• @FedegenerateOP
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          14 months ago

          I don’t know, what’s more I don’t know how to check.Which ever most likely?

          ISP plastic box didn’t allow custom DNS, I disabled DHCP and IPv6. On pihole I enabled DHCP with IPv6 disabled.

          I know, I know enough to be dangerous now, and I’m trying to get the system through my dangerous phase. I don’t think I know enough to ask intelligent questions yet…

          • @[email protected]
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            I know, I know enough to be dangerous now, and I’m trying to get the system through my dangerous phase. I don’t think I know enough to ask intelligent questions yet…

            That’s fine - we all start somewhere.

            I went looking to see if there were any “intro to networking for homegamers” sites but didn’t come up with much… Maybe I’ll put something together some day as this is a frequently misunderstood topic.

            You “typically” have something like this: Internet -> Your “ISP plastic box” (which acts as a router, firewall and gateway (actual terms you’ll want to understand and can search on)) -> Things on your network.

            In this scenario you have two separate networks - the Internet (things on the left of the firewall) and your internal network (things on the right).

            Your internal things get to the internet by asking the gateway to fetch them for it. This is called “Network Address Translation” (NAT). Your internal network uses “non-globaly-routable IP addresses”. They look like “192.168.0.0”, “10.0.0.0”, and 172.16.0.0. These are sometimes called RFC1918 addresses. These addresses can’t be used on the internet. They’re reserved for internal private use only. There are thousands of networks using those ranges internally so they’re not unique globally.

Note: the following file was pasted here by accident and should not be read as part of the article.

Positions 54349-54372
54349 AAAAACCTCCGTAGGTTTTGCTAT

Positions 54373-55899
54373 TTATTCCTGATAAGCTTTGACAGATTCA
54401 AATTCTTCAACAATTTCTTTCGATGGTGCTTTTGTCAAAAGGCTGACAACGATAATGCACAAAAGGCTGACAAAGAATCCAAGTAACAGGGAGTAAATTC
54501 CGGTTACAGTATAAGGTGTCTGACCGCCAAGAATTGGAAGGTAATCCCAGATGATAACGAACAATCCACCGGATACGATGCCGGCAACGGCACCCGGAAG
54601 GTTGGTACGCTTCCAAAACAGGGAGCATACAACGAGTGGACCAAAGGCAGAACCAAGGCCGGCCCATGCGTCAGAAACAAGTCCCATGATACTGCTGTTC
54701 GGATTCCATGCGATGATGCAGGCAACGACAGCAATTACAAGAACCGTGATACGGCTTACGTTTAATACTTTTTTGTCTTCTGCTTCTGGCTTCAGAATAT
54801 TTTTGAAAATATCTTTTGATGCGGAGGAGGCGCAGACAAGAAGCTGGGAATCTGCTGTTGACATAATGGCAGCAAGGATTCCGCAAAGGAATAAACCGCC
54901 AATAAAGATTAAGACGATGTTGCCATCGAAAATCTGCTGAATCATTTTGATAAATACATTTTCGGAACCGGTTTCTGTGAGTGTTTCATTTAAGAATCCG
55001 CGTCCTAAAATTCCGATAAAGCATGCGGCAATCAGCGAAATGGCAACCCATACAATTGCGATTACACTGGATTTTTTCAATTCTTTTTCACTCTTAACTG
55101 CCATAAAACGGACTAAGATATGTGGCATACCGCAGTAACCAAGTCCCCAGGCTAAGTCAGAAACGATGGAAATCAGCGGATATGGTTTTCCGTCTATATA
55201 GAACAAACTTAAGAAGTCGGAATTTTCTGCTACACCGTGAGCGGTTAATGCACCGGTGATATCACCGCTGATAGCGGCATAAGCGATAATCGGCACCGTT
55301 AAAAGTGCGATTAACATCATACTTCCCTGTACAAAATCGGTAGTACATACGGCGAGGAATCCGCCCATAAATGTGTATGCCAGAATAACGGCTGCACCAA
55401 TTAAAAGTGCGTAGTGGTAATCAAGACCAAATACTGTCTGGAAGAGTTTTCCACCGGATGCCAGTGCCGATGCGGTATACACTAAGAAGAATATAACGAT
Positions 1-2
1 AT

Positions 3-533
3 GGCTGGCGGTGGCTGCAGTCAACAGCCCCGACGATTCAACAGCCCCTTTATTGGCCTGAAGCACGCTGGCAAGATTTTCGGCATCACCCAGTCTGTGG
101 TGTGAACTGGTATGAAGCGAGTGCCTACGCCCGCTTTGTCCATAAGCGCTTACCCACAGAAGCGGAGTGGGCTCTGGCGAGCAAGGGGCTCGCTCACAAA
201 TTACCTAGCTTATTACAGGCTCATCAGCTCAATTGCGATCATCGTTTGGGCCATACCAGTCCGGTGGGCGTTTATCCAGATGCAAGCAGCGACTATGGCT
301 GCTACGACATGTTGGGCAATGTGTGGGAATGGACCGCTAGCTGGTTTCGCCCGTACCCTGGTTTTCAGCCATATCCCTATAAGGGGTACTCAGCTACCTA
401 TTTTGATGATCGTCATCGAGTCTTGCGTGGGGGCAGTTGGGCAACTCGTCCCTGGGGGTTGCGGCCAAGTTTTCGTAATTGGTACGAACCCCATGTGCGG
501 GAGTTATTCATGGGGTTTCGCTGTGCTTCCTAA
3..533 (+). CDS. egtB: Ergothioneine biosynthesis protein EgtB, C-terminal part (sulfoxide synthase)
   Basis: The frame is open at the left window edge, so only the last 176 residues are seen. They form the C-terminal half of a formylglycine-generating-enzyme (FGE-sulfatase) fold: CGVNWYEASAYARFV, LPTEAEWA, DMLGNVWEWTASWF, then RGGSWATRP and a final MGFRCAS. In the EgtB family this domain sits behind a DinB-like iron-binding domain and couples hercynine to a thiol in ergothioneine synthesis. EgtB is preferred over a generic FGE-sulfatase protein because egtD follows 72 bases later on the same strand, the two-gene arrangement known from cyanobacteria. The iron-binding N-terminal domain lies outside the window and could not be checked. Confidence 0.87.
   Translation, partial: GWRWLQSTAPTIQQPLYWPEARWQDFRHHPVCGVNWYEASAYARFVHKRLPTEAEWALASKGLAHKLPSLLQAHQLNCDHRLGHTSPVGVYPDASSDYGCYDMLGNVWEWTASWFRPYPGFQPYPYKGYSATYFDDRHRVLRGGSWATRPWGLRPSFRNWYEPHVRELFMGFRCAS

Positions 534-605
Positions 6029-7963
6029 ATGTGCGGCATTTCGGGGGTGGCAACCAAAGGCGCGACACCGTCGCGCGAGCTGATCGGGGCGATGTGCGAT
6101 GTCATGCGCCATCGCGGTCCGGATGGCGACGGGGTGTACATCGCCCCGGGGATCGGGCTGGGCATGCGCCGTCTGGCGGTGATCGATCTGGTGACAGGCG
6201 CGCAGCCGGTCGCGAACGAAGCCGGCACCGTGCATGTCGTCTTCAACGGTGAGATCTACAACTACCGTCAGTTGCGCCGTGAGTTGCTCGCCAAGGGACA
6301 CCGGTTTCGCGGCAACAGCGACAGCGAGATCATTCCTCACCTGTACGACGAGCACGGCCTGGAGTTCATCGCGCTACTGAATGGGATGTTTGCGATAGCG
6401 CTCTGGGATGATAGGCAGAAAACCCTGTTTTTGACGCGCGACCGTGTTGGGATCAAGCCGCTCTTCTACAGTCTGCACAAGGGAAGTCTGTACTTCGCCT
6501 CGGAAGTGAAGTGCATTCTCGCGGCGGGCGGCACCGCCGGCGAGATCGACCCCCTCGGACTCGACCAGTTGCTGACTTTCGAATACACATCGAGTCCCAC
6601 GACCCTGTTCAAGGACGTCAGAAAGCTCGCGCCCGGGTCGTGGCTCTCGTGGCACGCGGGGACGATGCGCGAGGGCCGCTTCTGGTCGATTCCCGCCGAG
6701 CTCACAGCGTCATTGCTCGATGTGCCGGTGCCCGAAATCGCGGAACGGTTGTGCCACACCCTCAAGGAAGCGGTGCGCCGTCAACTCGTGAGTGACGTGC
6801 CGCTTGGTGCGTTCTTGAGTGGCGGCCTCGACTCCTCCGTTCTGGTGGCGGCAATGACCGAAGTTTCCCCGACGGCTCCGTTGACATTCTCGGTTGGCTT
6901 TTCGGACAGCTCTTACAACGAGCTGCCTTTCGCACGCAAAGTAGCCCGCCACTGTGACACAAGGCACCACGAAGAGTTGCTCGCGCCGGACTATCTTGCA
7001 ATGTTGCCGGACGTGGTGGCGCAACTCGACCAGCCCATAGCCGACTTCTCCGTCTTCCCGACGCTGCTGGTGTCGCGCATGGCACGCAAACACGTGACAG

The router has a “public” facing internet connection which gets an IP from your ISP that is globally unique. And it has a “private” facing connection that gets a private IP address (something like 192.168.0.1 is common). If you run ip route you’ll see something like this:

            $ ip route
            default via 192.168.0.1 dev wlp0s20f3 proto dhcp metric 600 
            

            This tells your computer to send all traffic that is not on the local private network (or it doesn’t have a route for specifically) to the gateway (at 192.168.0.1) to fetch for you.

            Things on the internet side of your router can’t access things on the private network directly by default. So if you haven’t gone out of your way to make that happen then I have good news - you’re probably fine. What you’re installing with UFW is a “host-based firewall”. It only blocks and restricts access to ports running on that server. But the router also has a firewall which blocks everything from your network.